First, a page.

The Orioles finally found a way to beat the Tampa Bay Rays.
Spenser Watkins paved the way with a stellar start in which he allowed one run in a career-high six innings in a 6-1 victory Monday night at Tropicana Field.
Watkins was ready to walk away from the game this year and took a coaching job at Paradise Valley High in Phoenix before he got the call from the Orioles.
“He’s a great story,” Orioles manager Brandon Hyde said. “I just like that he’s pitching with confidence. The home plate umpire, who I’ve known for a long time, just mentioned to me that he was impressed with his stuff. He was surprised that he hadn’t been in the big leagues for very long, just because of the crispness of his stuff and how he can command.
“He’s not going to be overpowering, but he’s got a nice cutter, throws some good changeups to a mostly left-handed lineup, with a breaking ball, and is able to locate his four-seamer. Able to work in and out and change speeds, so he’s pitching. The old-school art of pitching instead of trying to blow the ball by everybody at the top of the zone. It’s fun to watch.”
Austin Hays took over the leadoff spot for Cedric Mullins, who is batting .167 (3 for 18) in five games against the Rays — his lowest against any opponent. Hays had three hits with an RBI and has hit safely in 15 of his last 20 games, batting .333 (24-for-72) during that stretch.
“It’s nice to give Mullins a day off and have production at the top of the order,” Hyde said.
The Orioles beat Tampa Bay for the first time in seven tries and have won three consecutive games, tying their longest winning streak of the season.
Watkins (2-0) showed solid command in his third major-league start, allowing just four hits with seven strikeouts and two walks. He has allowed three runs in 16 1/3 innings since the Orioles selected his contract from Triple-A Norfolk.
Watkins joined Dean Kremer as the only Oriole pitchers to allow one earned run or fewer in his first three major league starts. Hyde confirmed that Watkins will remain in the rotation for the foreseeable future.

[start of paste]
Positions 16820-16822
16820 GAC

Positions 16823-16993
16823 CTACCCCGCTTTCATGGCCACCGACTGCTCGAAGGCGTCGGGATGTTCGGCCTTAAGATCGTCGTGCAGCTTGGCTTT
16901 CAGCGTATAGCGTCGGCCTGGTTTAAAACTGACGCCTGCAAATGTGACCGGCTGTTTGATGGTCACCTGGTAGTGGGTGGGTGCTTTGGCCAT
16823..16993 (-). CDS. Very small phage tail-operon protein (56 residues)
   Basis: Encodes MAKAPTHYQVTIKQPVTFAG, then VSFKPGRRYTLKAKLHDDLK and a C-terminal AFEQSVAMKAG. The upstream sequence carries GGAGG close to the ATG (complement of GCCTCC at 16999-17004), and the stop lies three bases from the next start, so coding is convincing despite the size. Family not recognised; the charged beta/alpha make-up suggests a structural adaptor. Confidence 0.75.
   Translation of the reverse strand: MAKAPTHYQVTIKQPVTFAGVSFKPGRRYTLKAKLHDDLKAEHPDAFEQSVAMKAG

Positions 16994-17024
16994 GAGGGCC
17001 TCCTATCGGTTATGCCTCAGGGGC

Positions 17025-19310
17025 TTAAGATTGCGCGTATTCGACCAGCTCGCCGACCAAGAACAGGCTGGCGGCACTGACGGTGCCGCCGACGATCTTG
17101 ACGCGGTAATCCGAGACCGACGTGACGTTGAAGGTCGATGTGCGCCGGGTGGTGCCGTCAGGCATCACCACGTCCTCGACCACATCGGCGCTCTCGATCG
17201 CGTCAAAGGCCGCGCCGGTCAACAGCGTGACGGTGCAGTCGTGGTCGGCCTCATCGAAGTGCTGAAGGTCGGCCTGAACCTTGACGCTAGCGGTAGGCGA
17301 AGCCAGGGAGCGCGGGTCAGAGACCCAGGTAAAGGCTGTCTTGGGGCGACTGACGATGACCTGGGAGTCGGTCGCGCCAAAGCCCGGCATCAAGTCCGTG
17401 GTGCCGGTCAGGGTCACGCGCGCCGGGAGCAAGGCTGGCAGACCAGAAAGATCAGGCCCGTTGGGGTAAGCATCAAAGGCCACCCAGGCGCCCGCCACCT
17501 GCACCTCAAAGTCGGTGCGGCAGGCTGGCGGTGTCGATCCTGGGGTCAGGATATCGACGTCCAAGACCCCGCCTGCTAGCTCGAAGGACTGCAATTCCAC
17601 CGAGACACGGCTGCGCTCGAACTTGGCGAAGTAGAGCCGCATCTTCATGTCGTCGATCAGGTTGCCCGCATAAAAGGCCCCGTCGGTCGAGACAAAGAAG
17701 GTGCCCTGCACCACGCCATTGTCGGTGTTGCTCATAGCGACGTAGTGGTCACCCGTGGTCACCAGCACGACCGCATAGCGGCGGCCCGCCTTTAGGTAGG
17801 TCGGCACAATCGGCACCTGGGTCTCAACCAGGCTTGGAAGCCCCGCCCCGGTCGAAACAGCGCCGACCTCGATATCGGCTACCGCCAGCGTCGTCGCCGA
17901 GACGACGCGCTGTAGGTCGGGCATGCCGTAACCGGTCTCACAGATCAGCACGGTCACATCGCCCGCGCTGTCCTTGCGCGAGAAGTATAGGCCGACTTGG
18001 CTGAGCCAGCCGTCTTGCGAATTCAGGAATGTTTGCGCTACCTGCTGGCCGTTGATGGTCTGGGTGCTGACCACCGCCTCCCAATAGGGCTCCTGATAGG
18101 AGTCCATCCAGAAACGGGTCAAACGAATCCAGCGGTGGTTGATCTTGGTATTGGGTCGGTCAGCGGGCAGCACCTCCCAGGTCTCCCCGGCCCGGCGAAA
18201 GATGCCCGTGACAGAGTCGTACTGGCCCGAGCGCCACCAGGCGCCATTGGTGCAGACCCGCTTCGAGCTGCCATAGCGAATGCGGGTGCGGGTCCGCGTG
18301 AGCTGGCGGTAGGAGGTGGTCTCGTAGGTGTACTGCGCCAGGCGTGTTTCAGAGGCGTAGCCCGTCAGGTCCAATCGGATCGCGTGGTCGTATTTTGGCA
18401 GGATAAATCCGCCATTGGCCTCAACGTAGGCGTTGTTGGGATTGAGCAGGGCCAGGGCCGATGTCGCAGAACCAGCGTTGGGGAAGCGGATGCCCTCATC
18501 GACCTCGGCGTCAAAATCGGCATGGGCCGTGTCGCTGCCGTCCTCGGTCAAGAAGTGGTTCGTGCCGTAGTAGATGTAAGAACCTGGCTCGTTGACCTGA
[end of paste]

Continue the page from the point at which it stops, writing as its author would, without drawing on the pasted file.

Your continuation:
“I’ve learned pretty much entirely who I am as a pitcher,” said Watkins, who’s 28. “I’ve always kind of had an idea of who I was as a pitcher, but the ability that this staff has had to kind of maximize who I am as a pitcher and really upgrade me in a sense, I’m still me, but I think there were some upgrades that came along with just working different things and how to maximize my stuff. It’s just been incredible.”
Trey Mancini had two hits and is batting .375 (9-for-24) with four home runs and nine RBIs in seven games against the Rays this season.
Rays left-handed starter Ryan Yarbrough (6-4) has struggled against the Orioles this season. In his previous two starts, Yarbrough allowed eight runs and 11 hits in 12 innings.
The Orioles managed to put pressure on Yarbrough in the first inning. Hays and Mancini led off with singles before Ryan Mountcastle had a run-scoring double. Anthony Santander hit a sacrifice fly to center that scored Mancini for the Orioles’ second run.
Mountcastle has 74 career RBIs, the second-most by an Oriole in his first 122 career games, trailing Trey Mancini (75).
Watkins got into a potential jam in the fifth when Brandon Lowe managed to reach on a grounder to second baseman Pat Valaika in the shift. However, Lowe was called out after a replay review.
The Orioles threatened in the sixth when Santander earned a 12-pitch walk and Ramon Urias singled up the middle. After striking out Pedro Severino and getting Ryan McKenna to ground out, Yarbrough allowed a two-run single to Valaika, who delivered his first RBI in 16 days. Kelvin Gutierrez lined a single that boosted the lead to 5-0 and ended Yarbrough’s night.
Matt Wisler replaced Yarbrough and gave up an RBI double to Hays.
The Rays finally scored in the sixth on a double by Randy Arozarena that scored Austin Meadows, who had walked.
“I thought he was keeping his stuff, he was throwing strikes, he was locating for the most part,” Hyde said. “We were playing good defense behind him. I didn’t have a couple of guys available today, so I was trying to get him to go as long as he possibly could. Once we got that 6-0 lead in the top of the sixth, I wanted him to go as far as possible. He did a nice job finishing that sixth inning and the bullpen guys did a good job after him.”
Cole Sulser pitched a scoreless seventh and was pulled for Paul Fry after issuing a lead-off walk in the eighth. Fry retired the next three batters. Tyler Wells closed out the game with a perfect ninth, striking out two.
The Rays have 28 comeback victories, second in baseball behind the Boston Red Sox (29). However, there was no comeback on Monday night.
“It’s so much better when you win,” Valaika said. “To start off the second half with a couple of wins has been really nice. So far, we’ve been playing some really good baseball with pitching and timely hits. Hopefully, we can continue to keep doing that for the rest of this half.”